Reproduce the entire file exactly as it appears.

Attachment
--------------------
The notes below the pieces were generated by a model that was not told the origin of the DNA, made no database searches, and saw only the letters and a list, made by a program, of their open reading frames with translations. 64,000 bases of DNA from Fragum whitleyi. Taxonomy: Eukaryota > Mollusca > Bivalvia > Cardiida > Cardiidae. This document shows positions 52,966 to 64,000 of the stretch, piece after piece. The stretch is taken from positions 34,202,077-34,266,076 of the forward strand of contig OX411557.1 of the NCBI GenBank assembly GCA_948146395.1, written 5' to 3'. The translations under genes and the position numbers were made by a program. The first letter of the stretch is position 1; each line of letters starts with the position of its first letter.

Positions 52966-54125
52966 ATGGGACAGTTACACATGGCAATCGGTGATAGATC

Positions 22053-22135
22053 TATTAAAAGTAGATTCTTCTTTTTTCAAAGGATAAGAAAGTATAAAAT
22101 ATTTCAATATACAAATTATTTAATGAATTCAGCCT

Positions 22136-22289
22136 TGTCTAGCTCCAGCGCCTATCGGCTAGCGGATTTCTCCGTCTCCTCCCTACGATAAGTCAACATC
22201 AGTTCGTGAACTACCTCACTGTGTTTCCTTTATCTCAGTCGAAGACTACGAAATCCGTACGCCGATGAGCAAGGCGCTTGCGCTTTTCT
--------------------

The notes below the pieces were generated by a model that was not told the origin of the DNA, made no database searches, and saw only the letters and a list, made by a program, of their open reading frames with translations. 64,000 bases of DNA from Fragum whitleyi. Taxonomy: Eukaryota > Mollusca > Bivalvia > Cardiida > Cardiidae. This document shows positions 52,966 to 64,000 of the stretch, piece after piece. The stretch is taken from positions 34,202,077-34,266,076 of the forward strand of contig OX411557.1 of the NCBI GenBank assembly GCA_948146395.1, written 5' to 3'. The translations under genes and the position numbers were made by a program. The first letter of the stretch is position 1; each line of letters starts with the position of its first letter.

Positions 52966-54125
52966 ATGGGACAGTTACACATGGCAATCGGTGATAGATC

Positions 22053-22135
22053 TATTAAAAGTAGATTCTTCTTTTTTCAAAGGATAAGAAAGTATAAAAT
22101 ATTTCAATATACAAATTATTTAATGAATTCAGCCT

Positions 22136-22289
22136 TGTCTAGCTCCAGCGCCTATCGGCTAGCGGATTTCTCCGTCTCCTCCCTACGATAAGTCAACATC
22201 AGTTCGTGAACTACCTCACTGTGTTTCCTTTATCTCAGTCGAAGACTACGAAATCCGTACGCCGATGAGCAAGGCGCTTGCGCTTTTCT